Old lady luck frowned on Vevay basketball fortunes last weekend as the Warriors dropped decisive decisions to Madison and Silver Creek.

Superior height and rebounding power carried Holton’s basketball five to a relatively easy 84-35 victory over Patriot-Posey Friday night in the Holton gym.

Approximately 100 pounds of meat and some cheese and butter, all federal government surplus commodities, were stolen during a break-in of Pleasant Township School Friday night.

Vevay Newspapers, Inc., with John D. Coleman as host, entertained correspondents, staff members and guests at a dinner party Monday evening at the Swiss Inn. Guests of honor were the women who write news of their communities for the Vevay Reveille-Enterprise and The Switzerland Democrat.


Eddie Tompkins of Vevay quietly celebrated his 80th birthday Sunday. Mr. Tompkins was the recipient of cards and gifts from numerous friends in the county.

The Democratic party retained control of the Town Board at the election here Tuesday by electing all board members by reduced though substantial majorities, but lost the office of Clerk-Treasurer to William Dickason who defeated Roy Branham in the three wards by a total of three votes.

Webb Lucas, prominent farmer of Jacksonville, was seriously injured at his farm there Monday morning when he was kicked in the head by a mule. An ear was torn loose and he suffered a concussion.

The Switzerland County readers of the November first issue of the Indiana Farmers Guide Magazine were interested to find an article written about a local farmer, W. O. Protsman, of Vevay, by a staff reporter, Lloyd Crouch. Mr. Crouch visited Mr. Protsman recently for an interview and with County Agent, O. H. McNary made an inspection trip of Orchard Hills farms in the vicinity of Center Square.


J. Warren Fox, student at Indiana University, has been appointed to the Inter-Fraternity Council of the school.

A troop of Boy Scouts of America is to be organized here with Raymond Detraz acting as Scoutmaster, and the group being sponsored by the local American Legion Post.


The annual Red Cross roll call got into action last week and up to date has a total membership of 115 members and a total of cash donations of $214.50.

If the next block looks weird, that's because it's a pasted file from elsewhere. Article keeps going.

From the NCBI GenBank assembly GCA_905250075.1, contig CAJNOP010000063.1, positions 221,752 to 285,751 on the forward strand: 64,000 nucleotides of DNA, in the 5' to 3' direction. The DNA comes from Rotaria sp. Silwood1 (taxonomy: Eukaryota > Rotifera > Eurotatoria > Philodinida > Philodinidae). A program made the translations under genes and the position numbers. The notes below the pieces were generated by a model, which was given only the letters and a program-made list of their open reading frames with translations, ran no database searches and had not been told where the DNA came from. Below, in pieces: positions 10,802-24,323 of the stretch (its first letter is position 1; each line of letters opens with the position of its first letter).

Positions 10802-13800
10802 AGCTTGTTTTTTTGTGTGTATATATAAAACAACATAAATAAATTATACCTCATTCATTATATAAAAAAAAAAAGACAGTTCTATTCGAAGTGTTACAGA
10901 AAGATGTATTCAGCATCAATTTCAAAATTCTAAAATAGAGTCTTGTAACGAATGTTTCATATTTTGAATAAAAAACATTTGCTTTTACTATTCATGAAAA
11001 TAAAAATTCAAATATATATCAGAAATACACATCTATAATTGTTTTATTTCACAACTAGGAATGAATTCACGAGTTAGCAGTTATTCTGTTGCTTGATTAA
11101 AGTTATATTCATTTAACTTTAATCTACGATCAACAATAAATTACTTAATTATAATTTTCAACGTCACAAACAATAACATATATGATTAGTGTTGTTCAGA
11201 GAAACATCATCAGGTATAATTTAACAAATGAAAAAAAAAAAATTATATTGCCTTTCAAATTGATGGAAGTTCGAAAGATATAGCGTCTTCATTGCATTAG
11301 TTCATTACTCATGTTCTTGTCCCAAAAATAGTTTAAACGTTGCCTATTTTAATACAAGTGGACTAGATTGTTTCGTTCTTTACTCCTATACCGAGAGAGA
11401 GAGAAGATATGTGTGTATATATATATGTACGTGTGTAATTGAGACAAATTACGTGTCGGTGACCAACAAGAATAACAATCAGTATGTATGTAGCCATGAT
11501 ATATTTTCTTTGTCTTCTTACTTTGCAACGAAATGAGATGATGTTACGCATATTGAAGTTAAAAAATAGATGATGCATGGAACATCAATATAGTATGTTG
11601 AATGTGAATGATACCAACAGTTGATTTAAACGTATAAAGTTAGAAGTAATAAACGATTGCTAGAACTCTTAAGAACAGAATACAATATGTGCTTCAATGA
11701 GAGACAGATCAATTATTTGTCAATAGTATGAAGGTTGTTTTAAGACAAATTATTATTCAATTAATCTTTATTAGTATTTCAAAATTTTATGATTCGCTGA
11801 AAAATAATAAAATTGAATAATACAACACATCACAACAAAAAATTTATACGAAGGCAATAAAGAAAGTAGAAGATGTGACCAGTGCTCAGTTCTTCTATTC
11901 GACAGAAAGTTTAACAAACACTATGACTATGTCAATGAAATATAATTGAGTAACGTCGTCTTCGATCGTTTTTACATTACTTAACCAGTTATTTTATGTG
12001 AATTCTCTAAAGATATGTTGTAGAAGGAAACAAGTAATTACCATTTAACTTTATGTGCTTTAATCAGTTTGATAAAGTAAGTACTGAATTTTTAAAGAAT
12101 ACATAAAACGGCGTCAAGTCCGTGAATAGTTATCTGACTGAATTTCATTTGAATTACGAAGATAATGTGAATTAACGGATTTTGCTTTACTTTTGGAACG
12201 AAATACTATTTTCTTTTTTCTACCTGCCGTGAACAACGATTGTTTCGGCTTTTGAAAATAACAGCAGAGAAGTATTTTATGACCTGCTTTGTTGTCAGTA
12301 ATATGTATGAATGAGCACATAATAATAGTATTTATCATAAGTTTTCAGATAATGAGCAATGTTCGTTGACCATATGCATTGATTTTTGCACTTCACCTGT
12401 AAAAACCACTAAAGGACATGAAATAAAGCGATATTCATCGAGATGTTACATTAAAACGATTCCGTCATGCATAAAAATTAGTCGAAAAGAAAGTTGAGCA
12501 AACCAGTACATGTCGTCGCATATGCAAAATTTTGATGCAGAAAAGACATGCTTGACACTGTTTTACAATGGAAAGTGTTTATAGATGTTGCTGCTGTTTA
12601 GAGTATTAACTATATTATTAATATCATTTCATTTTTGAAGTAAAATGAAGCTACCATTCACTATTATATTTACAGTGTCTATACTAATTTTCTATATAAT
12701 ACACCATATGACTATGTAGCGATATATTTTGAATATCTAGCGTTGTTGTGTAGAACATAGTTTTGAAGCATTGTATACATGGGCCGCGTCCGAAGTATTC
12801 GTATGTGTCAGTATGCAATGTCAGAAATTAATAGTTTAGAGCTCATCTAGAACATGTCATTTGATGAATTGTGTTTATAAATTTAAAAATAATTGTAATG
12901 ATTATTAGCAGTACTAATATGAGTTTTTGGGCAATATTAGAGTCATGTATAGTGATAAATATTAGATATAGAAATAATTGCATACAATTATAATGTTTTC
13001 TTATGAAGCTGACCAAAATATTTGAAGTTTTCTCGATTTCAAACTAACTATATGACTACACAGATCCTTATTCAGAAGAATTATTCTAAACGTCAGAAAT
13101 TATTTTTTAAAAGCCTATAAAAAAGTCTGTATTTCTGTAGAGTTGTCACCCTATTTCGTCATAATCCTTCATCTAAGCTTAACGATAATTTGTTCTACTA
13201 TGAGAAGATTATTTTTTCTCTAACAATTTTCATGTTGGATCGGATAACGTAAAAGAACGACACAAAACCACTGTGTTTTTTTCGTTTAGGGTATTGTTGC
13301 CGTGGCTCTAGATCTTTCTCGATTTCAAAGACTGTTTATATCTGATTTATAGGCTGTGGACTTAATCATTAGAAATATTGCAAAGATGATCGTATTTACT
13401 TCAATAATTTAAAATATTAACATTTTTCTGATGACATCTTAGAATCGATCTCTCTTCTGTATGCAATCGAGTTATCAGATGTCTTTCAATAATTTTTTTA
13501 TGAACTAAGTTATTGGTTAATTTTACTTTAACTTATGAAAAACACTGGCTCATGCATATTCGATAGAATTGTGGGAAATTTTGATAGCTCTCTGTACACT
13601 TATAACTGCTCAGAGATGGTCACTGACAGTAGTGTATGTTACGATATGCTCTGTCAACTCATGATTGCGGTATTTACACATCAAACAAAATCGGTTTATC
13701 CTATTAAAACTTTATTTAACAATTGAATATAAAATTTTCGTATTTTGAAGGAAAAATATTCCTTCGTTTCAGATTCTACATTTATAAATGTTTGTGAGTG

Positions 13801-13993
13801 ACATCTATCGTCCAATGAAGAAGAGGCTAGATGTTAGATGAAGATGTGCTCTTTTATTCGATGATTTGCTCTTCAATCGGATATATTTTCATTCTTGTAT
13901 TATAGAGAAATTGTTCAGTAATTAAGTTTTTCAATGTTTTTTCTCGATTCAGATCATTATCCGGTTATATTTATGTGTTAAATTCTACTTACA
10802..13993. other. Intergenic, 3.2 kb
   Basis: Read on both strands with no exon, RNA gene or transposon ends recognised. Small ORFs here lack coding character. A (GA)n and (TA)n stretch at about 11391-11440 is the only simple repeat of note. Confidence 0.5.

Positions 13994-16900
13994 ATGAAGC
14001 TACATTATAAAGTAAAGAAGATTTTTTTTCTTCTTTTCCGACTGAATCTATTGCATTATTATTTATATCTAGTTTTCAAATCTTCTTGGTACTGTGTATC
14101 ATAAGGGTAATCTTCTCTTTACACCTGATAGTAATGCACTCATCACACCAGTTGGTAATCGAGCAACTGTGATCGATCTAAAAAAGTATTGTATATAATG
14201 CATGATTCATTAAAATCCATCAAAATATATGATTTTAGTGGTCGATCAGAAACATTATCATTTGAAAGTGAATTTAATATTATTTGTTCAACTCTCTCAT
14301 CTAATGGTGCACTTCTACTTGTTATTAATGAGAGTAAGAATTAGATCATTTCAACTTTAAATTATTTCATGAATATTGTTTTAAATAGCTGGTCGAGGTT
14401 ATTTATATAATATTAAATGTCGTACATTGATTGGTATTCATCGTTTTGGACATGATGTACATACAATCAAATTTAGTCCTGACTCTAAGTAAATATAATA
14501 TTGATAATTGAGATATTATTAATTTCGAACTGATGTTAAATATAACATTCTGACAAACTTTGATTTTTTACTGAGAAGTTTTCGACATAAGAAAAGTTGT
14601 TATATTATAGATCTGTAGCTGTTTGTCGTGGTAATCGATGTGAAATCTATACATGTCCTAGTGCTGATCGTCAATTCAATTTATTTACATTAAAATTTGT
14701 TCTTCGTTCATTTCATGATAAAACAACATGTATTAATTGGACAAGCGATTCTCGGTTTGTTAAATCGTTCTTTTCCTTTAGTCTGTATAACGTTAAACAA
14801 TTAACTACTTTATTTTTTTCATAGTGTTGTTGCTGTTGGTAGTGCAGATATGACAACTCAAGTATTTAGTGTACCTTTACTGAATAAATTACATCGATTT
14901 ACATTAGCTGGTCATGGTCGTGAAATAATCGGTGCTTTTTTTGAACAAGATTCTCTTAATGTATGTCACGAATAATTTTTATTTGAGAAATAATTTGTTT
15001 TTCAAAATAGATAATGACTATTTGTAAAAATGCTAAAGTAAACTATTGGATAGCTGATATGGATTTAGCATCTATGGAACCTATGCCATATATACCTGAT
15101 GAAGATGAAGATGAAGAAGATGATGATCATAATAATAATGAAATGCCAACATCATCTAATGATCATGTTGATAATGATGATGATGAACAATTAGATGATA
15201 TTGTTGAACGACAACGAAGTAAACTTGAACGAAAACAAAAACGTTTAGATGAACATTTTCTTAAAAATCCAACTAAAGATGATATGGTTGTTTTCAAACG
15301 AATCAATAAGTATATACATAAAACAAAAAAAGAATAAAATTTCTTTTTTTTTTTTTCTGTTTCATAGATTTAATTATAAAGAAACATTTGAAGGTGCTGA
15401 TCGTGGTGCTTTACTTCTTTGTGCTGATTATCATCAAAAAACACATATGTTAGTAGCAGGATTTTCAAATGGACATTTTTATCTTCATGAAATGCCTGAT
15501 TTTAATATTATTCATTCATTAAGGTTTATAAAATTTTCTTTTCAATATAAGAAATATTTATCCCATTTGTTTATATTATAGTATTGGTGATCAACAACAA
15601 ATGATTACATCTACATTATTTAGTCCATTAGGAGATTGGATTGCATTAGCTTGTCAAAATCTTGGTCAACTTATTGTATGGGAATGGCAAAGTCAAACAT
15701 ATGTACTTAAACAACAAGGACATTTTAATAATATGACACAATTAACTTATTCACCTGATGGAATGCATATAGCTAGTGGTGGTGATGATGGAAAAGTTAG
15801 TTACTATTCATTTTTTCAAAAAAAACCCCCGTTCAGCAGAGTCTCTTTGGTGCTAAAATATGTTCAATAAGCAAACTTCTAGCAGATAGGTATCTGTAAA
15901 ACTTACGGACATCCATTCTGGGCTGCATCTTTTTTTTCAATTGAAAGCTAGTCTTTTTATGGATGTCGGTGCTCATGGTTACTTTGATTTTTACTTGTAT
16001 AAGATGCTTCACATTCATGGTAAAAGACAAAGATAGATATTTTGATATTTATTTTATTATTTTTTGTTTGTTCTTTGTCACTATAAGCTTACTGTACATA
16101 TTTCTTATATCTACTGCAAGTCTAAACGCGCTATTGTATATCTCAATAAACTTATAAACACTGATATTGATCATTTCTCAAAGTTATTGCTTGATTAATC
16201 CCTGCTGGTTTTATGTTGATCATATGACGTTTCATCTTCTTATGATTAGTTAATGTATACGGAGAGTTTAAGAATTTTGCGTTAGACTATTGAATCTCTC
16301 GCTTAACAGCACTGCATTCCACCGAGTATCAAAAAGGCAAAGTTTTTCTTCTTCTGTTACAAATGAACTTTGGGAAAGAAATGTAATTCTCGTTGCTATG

The dredge C. B. Harris, which is operating just below Vevay, is engaged in a task of removing the upper part of the Vevay bar.

Captain C. Carter decided this weekend to discontinue the drilling of the gas well located on his town property as he has achieved his desired results.

Mrs. W. J. Bakes entertained in honor of Mr. and Mrs. Wilbur Allen Sunday afternoon with a bridal shower.

Little Wilma D. Wolf underwent an operation in the office of Dr. Fred Bakes, here Wednesday, November 4th, for the removal of a grain of corn from her nose.


Bloodhounds for Switzerland County is the latest project which will be undertaken here.

A team of horses hitched to a wagon, belonging to Sam Lock, ran away Friday morning, narrowly missed striking two automobiles when they dashed up Main Street.

Dr. H. C. Collins, chiropractor who left Vevay recently to take charge of an office in Nashville, Tennessee, was dissatisfied with the field and has returned to Indiana to locate in Osgood.


The community of Patriot was visited by a cyclone last week from which extensive damage resulted.

Donations are being received toward the building of the Riverside Drive. A total of $2100 has already been pledged to the fund to macadamizing of the road to Lamb.

The steamer, New Orleans, a replica of the first steamboat to navigate the Ohio River, landed at the Vevay wharf about 2:30 o’clock has entered the Louisville and Cincinnati trade again after having $30,000 in repairs placed on her.


Scott and Ben McKay and James Madary all of Craig township left Thursday for Fresno, California.

Honorable Oliver Dufour, native of Vevay, died October 17th, in Washington, D.C. He was a son of John F. Dufour, pioneer settler of Vevay.

John F. Cotton, the first male white child born in Switzerland County, was 88 years of age on October 29th.

A horse belonging to Captain Sam David of Steel’s Corner, ran away with his daughter, Ann, and her two sons, injuring all three.

John T. Ellis left Monday night for a visit with his brother, Judge S. M. Ellis, in San Antonio, Texas.


White Thomas J. Curry (who went to Iowa three months ago) was returning to Vevay Friday. The train on which he was riding struck a cow near Liberty and was derailed. The coaches were hurled down a 60 foot embankment and Mr. Curry was painfully but not seriously injured.

Married November 9th, by Reverend Isaac B. Moore, Miss Jane Beebe to Mr. Albert Cole.

A Bee Keepers Association was organized here with W. R. Protsman chairman.


General orders have been issued it is said, from the headquarters, that the punishment of certain death, be in the future, visited upon every soldier found sleeping on his post.

The companies garrisoning the fortifications around Washington are ordered to build log huts for winter quarters.

The new steamship Constitution has been chartered by the government.

Whooping cough is prevailing in Vevay to an alarming extent among the little ones. A friend has handed us the following recipe – said to be effectual – for publication: Take one ounce of Iceland moss and a large onion, boil them 30 minutes in enough water to cover them, then strain and add as much loaf sugar of honey as there is juice. Let it boil 10 of 15 minutes, then cool. Honey is better than sugar. If the bowels should be affected, chalk mixture will remedy the evil.